1Institute of Biomedical Imaging and Radiological Sciences, National Yang Ming University, Taipei, Taiwan; 2Departments of Diagnostic Radiology, Chang Gung Memorial Hospital-Kaohsiung Medical Center, Kaohsiung, Taiwan; 3Institute of Brain Science, National Yang Ming University, Taipei, Taiwan

Patients with acute carbon monoxide (CO) intoxication may develop progressive white matter (WM) demyelination. We created WM parcellation atlas-based probabilistic maps of 5 major WM tracts. Automated tract-specific quantification of DTI parameters were performed to evaluation WM tract damage and the chronologic change in 17 patients with CO intoxication. The results revealed that decreasing fractional anisotropy were primarily driven by increasing radial diffusivity, which appeared to be more strongly correlated with demyelination in the initial presentation. Our finding supplements previous MRI studies by adding a level of anatomic detail to the relationship between white matter damage and cognitive dysfunction.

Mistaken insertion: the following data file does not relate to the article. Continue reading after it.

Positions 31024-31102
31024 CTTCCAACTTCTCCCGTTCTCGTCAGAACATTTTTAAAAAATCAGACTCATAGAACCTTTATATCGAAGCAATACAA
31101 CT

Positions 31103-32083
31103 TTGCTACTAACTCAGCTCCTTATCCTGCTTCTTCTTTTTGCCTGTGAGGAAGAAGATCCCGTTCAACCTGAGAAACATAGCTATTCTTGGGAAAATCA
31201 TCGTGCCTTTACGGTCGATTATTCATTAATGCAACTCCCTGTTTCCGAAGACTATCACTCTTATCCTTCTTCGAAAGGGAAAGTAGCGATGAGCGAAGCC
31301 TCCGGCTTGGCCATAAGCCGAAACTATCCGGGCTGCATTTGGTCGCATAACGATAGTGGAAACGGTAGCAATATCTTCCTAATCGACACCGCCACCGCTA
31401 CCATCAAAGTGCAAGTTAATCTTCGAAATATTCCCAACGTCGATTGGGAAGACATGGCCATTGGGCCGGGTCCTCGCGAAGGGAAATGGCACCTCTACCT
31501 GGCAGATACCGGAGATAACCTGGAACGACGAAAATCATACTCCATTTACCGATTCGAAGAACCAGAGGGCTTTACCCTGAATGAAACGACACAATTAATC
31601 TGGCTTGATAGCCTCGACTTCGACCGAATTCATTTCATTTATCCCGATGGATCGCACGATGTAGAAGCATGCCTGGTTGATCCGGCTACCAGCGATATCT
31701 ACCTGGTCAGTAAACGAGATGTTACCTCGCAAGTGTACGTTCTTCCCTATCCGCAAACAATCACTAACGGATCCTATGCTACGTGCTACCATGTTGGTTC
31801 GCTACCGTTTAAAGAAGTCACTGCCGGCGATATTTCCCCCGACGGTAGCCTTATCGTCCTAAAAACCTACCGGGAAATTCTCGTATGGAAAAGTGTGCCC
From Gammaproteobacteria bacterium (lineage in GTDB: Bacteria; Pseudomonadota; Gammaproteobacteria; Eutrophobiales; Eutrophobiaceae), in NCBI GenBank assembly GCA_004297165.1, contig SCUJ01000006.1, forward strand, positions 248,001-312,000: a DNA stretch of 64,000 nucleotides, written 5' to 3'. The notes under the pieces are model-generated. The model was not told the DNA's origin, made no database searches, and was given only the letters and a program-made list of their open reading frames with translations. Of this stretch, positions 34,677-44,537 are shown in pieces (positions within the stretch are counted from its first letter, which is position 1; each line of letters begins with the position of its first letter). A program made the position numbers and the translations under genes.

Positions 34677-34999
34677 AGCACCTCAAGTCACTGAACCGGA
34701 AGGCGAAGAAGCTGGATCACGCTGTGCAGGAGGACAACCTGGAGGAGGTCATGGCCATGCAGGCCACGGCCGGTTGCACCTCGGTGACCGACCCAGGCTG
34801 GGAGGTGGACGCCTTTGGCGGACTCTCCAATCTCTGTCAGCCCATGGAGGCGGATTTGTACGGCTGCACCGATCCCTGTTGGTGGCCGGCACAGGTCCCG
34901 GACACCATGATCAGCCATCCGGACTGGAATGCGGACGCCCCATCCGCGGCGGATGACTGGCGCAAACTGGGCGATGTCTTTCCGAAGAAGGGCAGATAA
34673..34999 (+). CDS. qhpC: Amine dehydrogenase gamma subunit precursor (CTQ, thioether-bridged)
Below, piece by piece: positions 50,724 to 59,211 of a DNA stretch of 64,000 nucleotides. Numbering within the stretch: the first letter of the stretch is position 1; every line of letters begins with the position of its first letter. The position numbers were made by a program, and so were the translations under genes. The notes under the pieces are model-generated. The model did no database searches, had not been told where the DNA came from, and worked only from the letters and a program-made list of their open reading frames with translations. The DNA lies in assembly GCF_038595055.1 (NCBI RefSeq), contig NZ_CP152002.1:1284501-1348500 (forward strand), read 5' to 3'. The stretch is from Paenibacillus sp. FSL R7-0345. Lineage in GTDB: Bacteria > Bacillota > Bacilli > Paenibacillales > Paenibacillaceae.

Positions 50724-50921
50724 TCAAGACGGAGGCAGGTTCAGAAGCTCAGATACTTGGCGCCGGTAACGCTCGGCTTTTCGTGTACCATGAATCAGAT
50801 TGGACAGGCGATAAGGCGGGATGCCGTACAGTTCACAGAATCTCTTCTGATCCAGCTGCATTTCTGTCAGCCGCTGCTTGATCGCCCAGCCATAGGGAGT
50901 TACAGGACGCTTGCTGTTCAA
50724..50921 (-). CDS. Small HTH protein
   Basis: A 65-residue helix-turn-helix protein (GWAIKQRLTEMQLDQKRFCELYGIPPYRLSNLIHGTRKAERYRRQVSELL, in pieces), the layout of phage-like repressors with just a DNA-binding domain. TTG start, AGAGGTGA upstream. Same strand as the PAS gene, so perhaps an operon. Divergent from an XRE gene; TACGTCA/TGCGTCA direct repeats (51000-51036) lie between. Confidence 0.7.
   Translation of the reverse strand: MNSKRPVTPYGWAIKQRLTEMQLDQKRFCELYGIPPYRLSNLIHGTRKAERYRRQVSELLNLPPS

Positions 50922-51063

16:48 278.

2D Distribution Analysis of DTI in Two Phenotypes of Dystonia Patients
An Vo1, Miklos Argyelan1, David Eidelberg1, Aziz M. Ulug1
The Feinstein Institute for Medical Research, Manhasset, NY, United States

Hereditary dystonia is a neurological movement disorder where the subjects have abnormal motions due to muscle contractions.  We used a 2D distribution analysis with a physical brain model, which can automatically determine the different tissue types according the inherent diffusional characteristics. Seven dystonia patients with DYT1 genotype, four non-manifesting DYT1 mutation carriers and eight normal were studied.  The results show that the brain tissue can be characterized using diffusion parameters using distribution analysis in 2D.  There are considerable differences among three groups studied in terms of the parameters measured.  Our model stained the putamen a DYT1 subject suggestive of disease involvement in that area.

17:00 279

Bimanual Coordination and Corpus Callosum Microstructure in Young Adults with Traumatic Brain Injury
Karen Caeyenberghs1, Alexander Leemans2